5. Very cute hat! I would buy it in a store. As the mother of a 17-month-old boy, a tiny piece of advice - put a little strap on the bottom and attach velcro on it so that it stays on his head. I spend half my time putting the hat back ON his head after he pulls it off. Argh.

    I returned to my BigLaw job after a 6-month maternity leave and came back at "reduced" hours. I come in at 9 and leave at 4, but if there is a deal that needs to be closed, I am here. I thought it would work, but what I really find is that I am completely stressed out and feel like I am sucking it up at both jobs - being a mommy and being a lawyer. We are starting to try for a second child now and I will not be returning to this awful situation after he/she is born. Your posts have inspired that there is no life here in BigLaw. At least not for many of us. Relationships are much more important.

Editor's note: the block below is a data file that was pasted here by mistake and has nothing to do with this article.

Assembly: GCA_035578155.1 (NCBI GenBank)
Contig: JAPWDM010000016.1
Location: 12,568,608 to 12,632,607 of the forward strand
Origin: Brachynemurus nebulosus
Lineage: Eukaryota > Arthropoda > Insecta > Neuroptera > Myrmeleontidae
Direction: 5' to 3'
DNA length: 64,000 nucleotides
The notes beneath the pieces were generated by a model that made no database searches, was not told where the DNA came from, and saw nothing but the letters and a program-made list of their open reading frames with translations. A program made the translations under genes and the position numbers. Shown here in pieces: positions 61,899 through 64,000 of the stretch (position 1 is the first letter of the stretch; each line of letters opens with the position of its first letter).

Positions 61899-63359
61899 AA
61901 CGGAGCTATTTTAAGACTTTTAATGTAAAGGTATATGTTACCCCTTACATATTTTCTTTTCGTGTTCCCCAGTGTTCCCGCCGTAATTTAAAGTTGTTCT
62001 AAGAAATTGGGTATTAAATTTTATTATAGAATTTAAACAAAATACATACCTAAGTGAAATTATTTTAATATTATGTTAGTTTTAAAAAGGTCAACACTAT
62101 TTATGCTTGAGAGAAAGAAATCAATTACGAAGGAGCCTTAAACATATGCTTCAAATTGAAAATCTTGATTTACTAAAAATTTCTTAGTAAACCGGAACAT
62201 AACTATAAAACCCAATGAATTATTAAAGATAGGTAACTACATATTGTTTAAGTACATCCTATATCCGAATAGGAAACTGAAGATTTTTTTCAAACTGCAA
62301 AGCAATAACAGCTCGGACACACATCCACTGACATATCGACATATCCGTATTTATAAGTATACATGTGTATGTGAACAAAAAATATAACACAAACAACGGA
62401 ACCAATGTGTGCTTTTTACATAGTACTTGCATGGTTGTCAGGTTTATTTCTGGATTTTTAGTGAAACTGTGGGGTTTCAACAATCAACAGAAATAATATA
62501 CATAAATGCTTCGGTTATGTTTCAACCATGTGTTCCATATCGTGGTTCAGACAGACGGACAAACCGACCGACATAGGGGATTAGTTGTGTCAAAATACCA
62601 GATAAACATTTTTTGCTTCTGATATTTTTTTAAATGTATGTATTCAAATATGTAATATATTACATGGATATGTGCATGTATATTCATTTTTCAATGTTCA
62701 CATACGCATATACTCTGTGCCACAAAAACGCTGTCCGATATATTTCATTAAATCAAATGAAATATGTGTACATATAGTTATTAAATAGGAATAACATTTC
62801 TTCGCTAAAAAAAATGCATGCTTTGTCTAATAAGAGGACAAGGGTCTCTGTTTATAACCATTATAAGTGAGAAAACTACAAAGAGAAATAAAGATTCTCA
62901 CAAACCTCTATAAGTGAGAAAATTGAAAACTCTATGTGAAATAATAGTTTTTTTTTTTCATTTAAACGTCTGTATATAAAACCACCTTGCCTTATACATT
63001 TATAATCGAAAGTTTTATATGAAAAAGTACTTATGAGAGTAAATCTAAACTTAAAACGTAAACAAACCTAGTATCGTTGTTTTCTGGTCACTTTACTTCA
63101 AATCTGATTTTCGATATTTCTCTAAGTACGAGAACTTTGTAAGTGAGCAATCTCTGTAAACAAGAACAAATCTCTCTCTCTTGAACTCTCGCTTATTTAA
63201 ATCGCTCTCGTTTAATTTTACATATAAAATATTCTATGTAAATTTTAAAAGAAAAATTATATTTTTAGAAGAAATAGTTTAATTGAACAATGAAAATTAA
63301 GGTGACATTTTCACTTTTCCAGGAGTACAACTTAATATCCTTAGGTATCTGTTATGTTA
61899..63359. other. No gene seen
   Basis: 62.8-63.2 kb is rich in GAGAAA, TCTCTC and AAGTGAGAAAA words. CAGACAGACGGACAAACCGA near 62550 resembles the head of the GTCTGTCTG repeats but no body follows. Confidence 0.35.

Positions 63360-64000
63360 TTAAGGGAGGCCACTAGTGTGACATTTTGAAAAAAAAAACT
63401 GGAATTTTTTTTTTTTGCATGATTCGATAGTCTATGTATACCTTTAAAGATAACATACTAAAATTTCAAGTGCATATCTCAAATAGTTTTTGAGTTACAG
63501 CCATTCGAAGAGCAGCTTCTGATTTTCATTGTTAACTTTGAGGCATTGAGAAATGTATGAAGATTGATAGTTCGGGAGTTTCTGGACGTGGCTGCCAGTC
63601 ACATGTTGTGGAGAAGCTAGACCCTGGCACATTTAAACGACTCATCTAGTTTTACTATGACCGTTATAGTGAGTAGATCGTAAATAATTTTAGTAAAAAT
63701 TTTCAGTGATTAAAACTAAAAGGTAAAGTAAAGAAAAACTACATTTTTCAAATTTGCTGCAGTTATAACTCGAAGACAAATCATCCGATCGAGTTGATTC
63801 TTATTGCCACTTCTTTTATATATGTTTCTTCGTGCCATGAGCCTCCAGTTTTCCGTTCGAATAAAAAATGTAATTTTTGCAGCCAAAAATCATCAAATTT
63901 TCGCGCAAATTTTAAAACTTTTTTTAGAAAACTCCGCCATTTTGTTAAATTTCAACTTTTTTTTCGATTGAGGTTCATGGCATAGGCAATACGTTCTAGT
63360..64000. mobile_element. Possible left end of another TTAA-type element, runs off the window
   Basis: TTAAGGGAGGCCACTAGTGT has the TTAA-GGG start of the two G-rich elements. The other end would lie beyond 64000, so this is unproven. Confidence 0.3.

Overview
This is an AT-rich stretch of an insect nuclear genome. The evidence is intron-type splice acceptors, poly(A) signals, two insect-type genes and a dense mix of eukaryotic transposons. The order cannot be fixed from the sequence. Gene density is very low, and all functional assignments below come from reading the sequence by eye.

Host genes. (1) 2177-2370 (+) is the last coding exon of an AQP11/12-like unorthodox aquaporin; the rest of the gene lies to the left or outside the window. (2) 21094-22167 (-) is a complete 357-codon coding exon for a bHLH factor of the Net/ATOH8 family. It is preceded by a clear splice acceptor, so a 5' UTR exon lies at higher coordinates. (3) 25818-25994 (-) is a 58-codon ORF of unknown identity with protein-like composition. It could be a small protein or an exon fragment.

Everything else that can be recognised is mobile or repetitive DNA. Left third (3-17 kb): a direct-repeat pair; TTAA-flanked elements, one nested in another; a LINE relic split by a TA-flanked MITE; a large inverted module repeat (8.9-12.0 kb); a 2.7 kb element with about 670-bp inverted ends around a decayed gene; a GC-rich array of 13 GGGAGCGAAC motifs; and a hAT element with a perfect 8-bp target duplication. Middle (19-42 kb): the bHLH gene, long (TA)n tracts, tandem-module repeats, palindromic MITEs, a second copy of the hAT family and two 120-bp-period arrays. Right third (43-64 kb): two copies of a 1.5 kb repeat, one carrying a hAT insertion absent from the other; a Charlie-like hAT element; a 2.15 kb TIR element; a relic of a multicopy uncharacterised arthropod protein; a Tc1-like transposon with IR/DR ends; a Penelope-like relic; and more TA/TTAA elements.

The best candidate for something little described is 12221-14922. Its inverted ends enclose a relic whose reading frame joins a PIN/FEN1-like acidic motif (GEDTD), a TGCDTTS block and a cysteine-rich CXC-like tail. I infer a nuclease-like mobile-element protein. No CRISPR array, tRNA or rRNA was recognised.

6. Hi Shinyung. I've done a lot of thinking about this, too. I think it comes down to this: Family matters most of all. The women's lib movement (and oh how it's gone awry!) has given us the liberty of having choices. To me, if one spouse is willing and would find fulfillment in the role and the family is financially able, that spouse staying at home full time is the best way to rear a child. It doesn't matter which spouse. Even better is if the other spouse has reasonable hours. Combat the feelings of guilt, because you're not betraying womankind in any way - not even the vast majority of women who weren't lucky enough to have these choices to make. You will not be wasting your education - AT ALL. We are not defined solely as "career women". Nor do we need to do everything the BigLaw way to do it well. It's easy to make yourself crazy with researching for how to make these decisions (and parent). Let yourself feel confident enough again to rely on your heart and common sense. I hope you're feeling well. And I agree with Anonymous about the velcro strap ;-).